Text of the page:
CHARLESTON, S.C. – Around 9 p.m. Wednesday at Emanuel AME Church in the heart of Charleston, a man shot and killed at least nine people who were attending a Bible study class, including Clementa Pinckney, an influential state senator and the pastor of Emanuel AME.

Wednesdays, in Charleston and across the South, are considered an unofficial holy day, with many churches offering midweek services or prayer gatherings for those of all denominations. “The Holy City,” Charleston’s nickname, is named for its great tolerance for all faiths and denominations. The site of Wednesday night’s shooting, Emanuel AME Church, makes this a tragedy of historic and national proportion.

Emanuel AME, often called “Mother Emanuel,” is the oldest African Methodist Episcopal church south of Baltimore and one of the oldest in the country, founded in 1872. Church members congregate in a building that was completed in 1891.

With a history dating back to the late 1780s, the core of the congregation has a history rooted in equality and fighting racial prejudice throughout African-American history. Civil rights leaders during the mid-20th century, including Martin Luther King Jr., his wife Coretta Scott King, and NAACP leader Roy Wilkins held rallies in the church fighting desegregation in the 1960s.

Continuing in the tradition and legacy of the church, state Sen. Clementa Pinckney, the current pastor, helped lead the Charleston area during the unrest after the fatal shooting of Walter Scott on April 4 by a while police office; Scott was black. Pinckney, along with other ministers and the four bishops of the United Methodist Church, Christian Methodist Episcopal, African Methodist Episcopal, and African Methodist Episcopal Zion, held a community ceremony among all four affiliates that helped heal the Lowcountry community after the shooting.

The Charleston City Police were on the scene Wednesday night as soon as the call was made. The city police were coordinating with the county sheriff’s department, FBI, ATF, and other agencies in  the search for the suspect, a white male.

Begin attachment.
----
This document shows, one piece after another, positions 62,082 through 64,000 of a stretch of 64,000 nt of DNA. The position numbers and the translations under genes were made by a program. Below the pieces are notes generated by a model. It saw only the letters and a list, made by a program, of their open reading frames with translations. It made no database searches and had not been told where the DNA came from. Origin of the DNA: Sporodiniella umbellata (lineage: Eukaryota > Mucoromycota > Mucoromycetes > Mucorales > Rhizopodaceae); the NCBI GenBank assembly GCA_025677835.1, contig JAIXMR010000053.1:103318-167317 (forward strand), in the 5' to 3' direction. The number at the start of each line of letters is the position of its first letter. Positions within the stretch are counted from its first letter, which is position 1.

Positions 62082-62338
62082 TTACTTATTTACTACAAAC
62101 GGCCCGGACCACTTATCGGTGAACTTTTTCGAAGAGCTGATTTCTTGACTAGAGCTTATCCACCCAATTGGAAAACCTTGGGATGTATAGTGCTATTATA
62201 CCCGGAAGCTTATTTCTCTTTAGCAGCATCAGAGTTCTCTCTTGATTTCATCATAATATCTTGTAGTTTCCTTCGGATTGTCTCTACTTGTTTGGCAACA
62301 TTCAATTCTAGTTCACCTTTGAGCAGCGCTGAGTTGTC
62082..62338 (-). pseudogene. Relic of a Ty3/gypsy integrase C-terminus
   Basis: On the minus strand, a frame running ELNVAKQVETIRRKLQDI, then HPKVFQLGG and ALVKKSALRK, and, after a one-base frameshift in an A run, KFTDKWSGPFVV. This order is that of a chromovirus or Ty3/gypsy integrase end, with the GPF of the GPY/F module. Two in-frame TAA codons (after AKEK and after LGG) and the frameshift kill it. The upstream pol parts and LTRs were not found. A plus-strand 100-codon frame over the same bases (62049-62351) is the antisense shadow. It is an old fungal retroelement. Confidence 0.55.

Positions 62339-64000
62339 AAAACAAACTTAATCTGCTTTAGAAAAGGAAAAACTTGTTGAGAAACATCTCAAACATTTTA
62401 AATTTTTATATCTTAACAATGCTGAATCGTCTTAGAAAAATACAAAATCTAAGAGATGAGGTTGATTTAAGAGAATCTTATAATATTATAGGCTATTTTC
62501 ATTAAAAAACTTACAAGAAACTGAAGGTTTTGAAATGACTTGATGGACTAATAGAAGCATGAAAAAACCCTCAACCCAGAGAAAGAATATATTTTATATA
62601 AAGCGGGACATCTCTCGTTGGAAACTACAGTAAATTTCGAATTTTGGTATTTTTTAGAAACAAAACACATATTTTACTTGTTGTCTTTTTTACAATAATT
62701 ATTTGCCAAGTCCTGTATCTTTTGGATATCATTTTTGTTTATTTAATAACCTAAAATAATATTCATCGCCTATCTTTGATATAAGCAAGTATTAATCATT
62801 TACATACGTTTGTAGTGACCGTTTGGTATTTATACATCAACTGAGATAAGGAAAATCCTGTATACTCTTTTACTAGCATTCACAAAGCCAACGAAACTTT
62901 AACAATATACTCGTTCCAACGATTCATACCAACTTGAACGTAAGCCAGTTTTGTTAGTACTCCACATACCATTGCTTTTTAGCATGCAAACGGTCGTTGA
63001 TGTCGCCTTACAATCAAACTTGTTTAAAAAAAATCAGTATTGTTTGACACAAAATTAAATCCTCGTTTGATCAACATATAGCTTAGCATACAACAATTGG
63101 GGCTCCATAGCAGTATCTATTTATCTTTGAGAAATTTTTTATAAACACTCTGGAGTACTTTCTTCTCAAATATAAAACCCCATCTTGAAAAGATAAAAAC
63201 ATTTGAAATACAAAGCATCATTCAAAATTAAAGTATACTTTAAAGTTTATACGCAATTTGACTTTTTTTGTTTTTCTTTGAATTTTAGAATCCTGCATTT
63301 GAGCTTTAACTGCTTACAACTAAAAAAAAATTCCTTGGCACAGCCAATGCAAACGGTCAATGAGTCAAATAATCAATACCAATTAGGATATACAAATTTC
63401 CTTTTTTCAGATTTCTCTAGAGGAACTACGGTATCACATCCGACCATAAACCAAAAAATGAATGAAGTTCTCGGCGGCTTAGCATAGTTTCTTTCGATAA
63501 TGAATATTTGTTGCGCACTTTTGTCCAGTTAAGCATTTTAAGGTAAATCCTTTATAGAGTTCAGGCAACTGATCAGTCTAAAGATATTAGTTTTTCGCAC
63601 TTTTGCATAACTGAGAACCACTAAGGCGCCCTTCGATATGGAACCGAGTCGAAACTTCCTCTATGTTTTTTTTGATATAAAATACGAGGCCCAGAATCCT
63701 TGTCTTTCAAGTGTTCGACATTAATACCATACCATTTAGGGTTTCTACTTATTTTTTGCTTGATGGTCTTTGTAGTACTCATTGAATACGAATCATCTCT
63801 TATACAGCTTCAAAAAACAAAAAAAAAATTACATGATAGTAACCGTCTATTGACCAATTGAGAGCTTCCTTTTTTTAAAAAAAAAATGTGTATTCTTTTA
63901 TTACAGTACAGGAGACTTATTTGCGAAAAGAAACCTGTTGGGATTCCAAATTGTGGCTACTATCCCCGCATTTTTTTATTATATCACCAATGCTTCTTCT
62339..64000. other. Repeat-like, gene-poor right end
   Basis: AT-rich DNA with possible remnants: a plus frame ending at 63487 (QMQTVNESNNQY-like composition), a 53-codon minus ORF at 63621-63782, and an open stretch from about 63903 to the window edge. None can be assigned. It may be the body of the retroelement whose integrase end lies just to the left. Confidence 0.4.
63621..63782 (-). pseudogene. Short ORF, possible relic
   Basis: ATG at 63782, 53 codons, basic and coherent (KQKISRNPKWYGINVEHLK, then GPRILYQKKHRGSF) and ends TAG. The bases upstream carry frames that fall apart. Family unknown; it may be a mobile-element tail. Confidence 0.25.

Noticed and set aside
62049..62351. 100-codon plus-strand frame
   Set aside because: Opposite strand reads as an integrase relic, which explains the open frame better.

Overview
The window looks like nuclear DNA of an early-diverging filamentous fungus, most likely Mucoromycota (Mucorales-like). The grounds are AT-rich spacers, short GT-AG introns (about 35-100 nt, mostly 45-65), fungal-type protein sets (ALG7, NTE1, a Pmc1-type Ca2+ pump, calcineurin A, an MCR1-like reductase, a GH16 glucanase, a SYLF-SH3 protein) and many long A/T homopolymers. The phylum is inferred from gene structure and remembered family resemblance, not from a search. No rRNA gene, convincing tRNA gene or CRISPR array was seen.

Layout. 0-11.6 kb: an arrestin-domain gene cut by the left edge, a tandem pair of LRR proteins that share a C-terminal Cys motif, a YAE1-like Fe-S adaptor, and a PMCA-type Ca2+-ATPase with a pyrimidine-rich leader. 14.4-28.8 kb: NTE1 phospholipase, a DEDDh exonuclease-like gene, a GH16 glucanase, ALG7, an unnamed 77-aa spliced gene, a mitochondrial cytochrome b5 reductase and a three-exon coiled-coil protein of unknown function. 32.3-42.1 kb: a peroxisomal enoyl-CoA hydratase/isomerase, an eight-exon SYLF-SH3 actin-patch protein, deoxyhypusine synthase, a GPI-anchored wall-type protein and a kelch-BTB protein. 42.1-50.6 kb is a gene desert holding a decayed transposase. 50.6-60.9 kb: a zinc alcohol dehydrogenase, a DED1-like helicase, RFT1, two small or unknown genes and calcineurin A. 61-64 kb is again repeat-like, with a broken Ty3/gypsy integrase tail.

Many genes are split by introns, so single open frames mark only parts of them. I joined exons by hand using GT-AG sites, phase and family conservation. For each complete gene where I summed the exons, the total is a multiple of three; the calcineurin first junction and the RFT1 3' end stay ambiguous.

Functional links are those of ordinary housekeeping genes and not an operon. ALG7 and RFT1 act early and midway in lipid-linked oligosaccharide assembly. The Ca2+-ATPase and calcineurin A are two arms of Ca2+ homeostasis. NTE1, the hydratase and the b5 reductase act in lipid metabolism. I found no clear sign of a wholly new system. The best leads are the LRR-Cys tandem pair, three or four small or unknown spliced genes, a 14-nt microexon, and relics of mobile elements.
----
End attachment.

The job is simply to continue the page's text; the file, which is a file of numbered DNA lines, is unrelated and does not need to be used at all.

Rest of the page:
In an area of the city that is used to large groups of tourists and late- night restaurant attendees, officers asked patrons to stay where they were while extra personnel started searching for the suspect.

Not too far into the investigation, police received a bomb threat that made the heart of the city come to a halt. Once the bomb threat was cleared, Charleston Mayor Joe Riley and Police Chief Greg Mullen held a quick news conference.

“I do believe this was a hate crime,” Mullen said.

“The only reason someone would walk into a church and shoot people that were praying is hate,” said Riley, the mayor of Charleston for 40 years.

The Charleston area was already busy this week with events ranging from cultural to political. The campaign of Republican presidential candidate Jeb Bush confirmed that he has canceled his announcement tour event in Charleston on Thursday, and he will ask for people to pray for the victims and their families. “Governor Bush’s thoughts and prayers are with the individuals and families affected by this tragedy.”

Hillary Clinton, a Democratic candidate for the presidency, tweeted: “Heartbreaking news from Charleston – my thoughts and prayers are with you all. – H.”

Clinton met earlier Wednesday with the mother of Walter Scott, the man shot by a North Charleston city policeman in April. Clinton was also in the Charleston area for a rally and fundraiser Wednesday afternoon not far from the location of the shooting.

Both Sen. Tim Scott and Gov. Nikki Haley issued statements early Thursday.

—Scott: “My heart is breaking for Charleston and South Carolina tonight.  This senseless tragedy at a place of worship – where we come together to laugh, love and rejoice in God’s name – is absolutely despicable and can never be understood.”

—Haley: “Michael, Rena, Nalan and I are praying for the victims and families touched by tonight’s senseless tragedy at Emanuel AME Church. While we do not yet know all details, we do know that we’ll never understand what motivates anyone to enter one of our places of worship and take the life of another. Please join us in lifting up the victims and their families with our love and prayers.”

Police are continuing to search for the suspect.